Since the 9/11 terrorist attack, violent criminal tactics used by extremists have evolved drastically. Self-radicalized terrorism is gaining prevalence in the USA. Consequently, the policies and practices guiding the prevention of criminal threats are changing to keep pace with the evolving criminal environment (Carter & Carter, 2012, p.138).
Carter and Carter (2012, p.138) explore the interrelationship between enforcement intelligence practices, Suspicious Activity Reports (SAR), and community partnerships about the prevention of self-radicalized terrorism.
The radicalization process
According to Carter and Carter (2012, p.139), most criminal extremists derive motivation from global terrorist organizations such as Al-Qaeda. The radicalization process involves the transformation of people’s beliefs, attitudes, and values into extremist ideologies.
Though the radicalization process may vary from one person to another, the four primary stages in the process include pre-radicalization, self-identification, indoctrination, and use of soldiers (Carter & Carter, 2012, p.140). Mentorship is another important element of radicalization.
Mentors often provide ideological support; not logical or financial support. Irrespective of how an individual becomes radical, there are many opportunities that may direct law enforcement in collecting information for intelligence processes.
Emergent methods of combating homegrown terrorism
Intelligence-Led Policing (ILP) is an emerging prevention philosophy that aims at analyzing raw information to guide decision making. ILP is an information management process comprising of the intelligence cycle. The intelligence cycle includes planning and direction, collection, processing and collation, analysis, and dissemination (Carter & Carter, 2012, p.141).
These steps highly depend on formal and informal partnerships between citizens and law enforcement on the protection of civil liberties and policies guiding ethical police conduct. The intelligence cycle enables law enforcement to obtain information on previously unknown threats from the community and use it to prevent terrorism (Carter & Carter, 2012, p.141).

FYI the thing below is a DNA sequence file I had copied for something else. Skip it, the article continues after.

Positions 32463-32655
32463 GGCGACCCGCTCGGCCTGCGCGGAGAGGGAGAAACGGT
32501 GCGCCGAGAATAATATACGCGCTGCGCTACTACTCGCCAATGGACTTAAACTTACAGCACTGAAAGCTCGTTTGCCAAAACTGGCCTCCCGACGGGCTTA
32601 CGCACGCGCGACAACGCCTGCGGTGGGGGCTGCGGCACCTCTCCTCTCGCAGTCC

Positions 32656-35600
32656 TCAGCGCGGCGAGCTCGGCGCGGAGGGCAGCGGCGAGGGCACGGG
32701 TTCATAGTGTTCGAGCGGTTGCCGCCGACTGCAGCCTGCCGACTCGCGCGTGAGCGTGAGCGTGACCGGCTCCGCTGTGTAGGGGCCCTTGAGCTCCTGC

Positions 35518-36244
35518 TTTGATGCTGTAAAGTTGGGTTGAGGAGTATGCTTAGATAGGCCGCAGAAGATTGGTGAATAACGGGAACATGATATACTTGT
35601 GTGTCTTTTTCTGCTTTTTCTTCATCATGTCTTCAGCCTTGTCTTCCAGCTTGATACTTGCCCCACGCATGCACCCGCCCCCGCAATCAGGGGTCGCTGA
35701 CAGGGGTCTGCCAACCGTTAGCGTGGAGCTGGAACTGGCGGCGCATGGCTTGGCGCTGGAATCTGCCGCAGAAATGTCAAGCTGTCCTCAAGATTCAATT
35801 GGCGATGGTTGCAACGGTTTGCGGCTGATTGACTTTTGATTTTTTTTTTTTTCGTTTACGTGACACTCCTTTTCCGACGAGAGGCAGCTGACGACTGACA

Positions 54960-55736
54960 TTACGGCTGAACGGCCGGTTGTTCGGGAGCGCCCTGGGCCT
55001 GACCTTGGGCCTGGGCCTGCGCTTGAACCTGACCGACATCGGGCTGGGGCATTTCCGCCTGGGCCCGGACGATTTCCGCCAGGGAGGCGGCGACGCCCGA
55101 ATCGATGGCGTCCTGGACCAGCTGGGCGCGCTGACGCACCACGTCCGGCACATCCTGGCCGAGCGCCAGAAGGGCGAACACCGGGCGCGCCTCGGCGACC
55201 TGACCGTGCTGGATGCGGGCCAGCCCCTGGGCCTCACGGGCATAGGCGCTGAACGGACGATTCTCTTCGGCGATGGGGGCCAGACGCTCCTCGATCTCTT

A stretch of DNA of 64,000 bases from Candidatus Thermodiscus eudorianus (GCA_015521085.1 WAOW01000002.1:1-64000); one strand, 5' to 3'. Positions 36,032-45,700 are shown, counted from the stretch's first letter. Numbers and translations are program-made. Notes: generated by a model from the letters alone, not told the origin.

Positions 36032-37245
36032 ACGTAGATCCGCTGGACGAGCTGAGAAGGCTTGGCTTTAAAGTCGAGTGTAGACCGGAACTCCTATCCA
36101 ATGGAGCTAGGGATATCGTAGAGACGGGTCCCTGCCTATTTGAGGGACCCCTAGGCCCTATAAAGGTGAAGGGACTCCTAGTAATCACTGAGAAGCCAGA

Reporting suspicious activities is a formal process of documenting and sharing suspicious criminal behavior. Information Sharing Environment – Suspicious Activity Report is the documentation of suspicious terrorist behavior (Carter & Carter, 2012, p.142). It helps in identifying self-radicalized terrorism.
The Manager’s Office for Information Sharing Environment works with its federal partners in ensuring a balance between national security and civil liberties. Accordingly, the suspicion must depend on a reasonable belief that a person is likely to commit a terrorist act (Carter & Carter, 2012, p.143).
Law enforcement is taking a unique approach with community organizations and members in promoting two-way communication flow. According to Carter and Carter (2012, p.144), these partnerships are important in channeling raw information on the suspicious behavior to law enforcement agents.
Law enforcement intelligence prevents criminal threats and attacks using the information on criminals, their methods, motives, and targets. Carter and Carter (2012, p.145) suggest that Suspicious Activity Reports (SARs) provide a basis for gaining raw information. SARs help in making proactive assumptions, identifying criminal patterns, and determining criminal opportunities.
The complexity of planning a terrorist attack increases indicators and the likelihood of law enforcement to intervene in the planning and execution of the incident (Carter & Carter, 2012, p.146). Law enforcement, for instance, managed to prevent the plot to attack the Fort Dix soldiers through a citizen tip (Carter & Carter, 2012, p.148). The attack on Fort Hood is another incident that illustrates the complexity of combating terrorism.
Prevention of terrorism requires proper planning because it has lesser indicators than conventional crimes. Carter and Carter (2012, p.151) conclude that the effectiveness of SARs depends on the level of trust and familiarity between law enforcement officers and the community.
Carter, J. G., & Carter, D. L. (2012). Law Enforcement Intelligence: Implications for Self- Radicalized Terrorism. Police Practice and Research, 13(2): 138-154.